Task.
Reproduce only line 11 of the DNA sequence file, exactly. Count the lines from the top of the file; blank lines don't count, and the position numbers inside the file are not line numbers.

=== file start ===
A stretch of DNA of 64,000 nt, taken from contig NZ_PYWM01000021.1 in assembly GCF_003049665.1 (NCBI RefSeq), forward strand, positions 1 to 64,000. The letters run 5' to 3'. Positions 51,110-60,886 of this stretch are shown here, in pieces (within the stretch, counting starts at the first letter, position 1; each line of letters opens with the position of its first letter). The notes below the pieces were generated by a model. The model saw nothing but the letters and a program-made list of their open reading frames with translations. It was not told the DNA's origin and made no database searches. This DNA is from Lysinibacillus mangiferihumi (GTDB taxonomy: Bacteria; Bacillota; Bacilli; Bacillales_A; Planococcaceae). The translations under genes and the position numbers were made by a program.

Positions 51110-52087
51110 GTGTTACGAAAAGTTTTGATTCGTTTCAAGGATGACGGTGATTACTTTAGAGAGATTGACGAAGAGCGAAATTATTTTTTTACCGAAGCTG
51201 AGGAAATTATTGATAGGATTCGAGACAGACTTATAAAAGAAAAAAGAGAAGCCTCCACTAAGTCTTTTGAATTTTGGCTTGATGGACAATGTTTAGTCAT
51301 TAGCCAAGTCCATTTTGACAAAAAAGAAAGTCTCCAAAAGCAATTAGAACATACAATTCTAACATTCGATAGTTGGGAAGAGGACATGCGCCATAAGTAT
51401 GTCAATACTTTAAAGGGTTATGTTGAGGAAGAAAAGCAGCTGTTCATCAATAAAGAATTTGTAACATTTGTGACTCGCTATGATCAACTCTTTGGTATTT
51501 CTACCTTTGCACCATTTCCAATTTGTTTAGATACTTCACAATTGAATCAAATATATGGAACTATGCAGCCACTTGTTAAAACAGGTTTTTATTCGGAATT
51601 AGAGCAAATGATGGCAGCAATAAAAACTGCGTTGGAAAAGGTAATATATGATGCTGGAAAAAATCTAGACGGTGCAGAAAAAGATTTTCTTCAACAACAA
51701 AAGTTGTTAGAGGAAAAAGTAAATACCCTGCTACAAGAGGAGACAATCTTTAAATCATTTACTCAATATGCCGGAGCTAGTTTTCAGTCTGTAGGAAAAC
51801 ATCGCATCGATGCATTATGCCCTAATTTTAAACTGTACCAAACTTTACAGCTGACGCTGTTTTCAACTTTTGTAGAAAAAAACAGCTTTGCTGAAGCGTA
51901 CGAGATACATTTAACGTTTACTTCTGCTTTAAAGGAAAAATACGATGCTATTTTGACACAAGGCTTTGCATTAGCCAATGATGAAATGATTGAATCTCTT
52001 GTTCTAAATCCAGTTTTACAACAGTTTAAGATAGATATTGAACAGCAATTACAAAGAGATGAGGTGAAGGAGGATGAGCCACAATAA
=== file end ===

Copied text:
51901 CGAGATACATTTAACGTTTACTTCTGCTTTAAAGGAAAAATACGATGCTATTTTGACACAAGGCTTTGCATTAGCCAATGATGAAATGATTGAATCTCTT